Entity nodes hold the reference data for an XML Entity -- either
parsed or unparsed. The nodeName (inherited from Node) will contain
the name (if any) of the Entity. Its data will be contained in the
Entity's children, in exactly the structure which an
EntityReference to this name will present within the document's
Note that this object models the actual entity, _not_ the entity
declaration or the entity reference.
An XML processor may choose to completely expand entities before
the structure model is passed to the DOM; in this case, there will
be no EntityReferences in the DOM tree.
Quoting the 10/01 DOM Proposal,
"The DOM Level 1 does not support editing Entity nodes; if a user
wants to make changes to the contents of an Entity, every related
EntityReference node has to be replaced in the structure model by
a clone of the Entity's contents, and then the desired changes
must be made to each of those clones instead. All the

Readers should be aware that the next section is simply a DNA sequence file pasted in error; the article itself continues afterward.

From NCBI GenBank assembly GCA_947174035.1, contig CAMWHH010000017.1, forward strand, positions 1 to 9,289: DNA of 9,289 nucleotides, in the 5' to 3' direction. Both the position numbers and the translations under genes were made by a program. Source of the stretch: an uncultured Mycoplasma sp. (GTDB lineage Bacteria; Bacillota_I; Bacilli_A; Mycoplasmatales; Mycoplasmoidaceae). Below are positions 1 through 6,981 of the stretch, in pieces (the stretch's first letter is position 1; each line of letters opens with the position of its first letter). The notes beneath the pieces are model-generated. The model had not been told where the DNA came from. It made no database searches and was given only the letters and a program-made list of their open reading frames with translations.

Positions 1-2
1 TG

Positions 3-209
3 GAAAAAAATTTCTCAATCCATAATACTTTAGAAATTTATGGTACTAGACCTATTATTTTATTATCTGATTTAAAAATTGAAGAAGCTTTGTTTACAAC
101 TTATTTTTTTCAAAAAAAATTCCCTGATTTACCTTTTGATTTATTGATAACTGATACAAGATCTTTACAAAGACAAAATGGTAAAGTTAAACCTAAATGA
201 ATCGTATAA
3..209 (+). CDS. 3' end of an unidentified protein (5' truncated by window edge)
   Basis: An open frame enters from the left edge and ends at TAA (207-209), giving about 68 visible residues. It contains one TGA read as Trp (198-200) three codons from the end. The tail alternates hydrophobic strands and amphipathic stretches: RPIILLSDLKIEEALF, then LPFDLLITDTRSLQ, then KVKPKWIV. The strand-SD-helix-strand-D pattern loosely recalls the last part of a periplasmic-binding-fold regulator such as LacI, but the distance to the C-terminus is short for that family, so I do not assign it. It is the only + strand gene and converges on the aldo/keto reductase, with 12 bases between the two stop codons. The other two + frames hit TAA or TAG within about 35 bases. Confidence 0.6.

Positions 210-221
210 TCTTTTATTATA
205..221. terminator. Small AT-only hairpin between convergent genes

descendants of an Entity node are readonly."
I'm interpreting this as: It is the parser's responsibilty to call
the non-DOM operation setReadOnly(true,true) after it constructs
the Entity. Since the DOM explicitly decided not to deal with this,
_any_ answer will involve a non-DOM operation, and this is the
NON-DOM The public identifier associated with the entity. If not specified,
this will be null.
public void setSystemId(java.lang.String id)
NON-DOM The system identifier associated with the entity. If not
specified, this will be null.
public void setNotationName(java.lang.String name)
NON-DOM Unparsed entities -- which contain non-XML data -- have a
"notation name" which tells applications how to deal with them.
Parsed entities, which are in XML format, don't need this and
set it to null.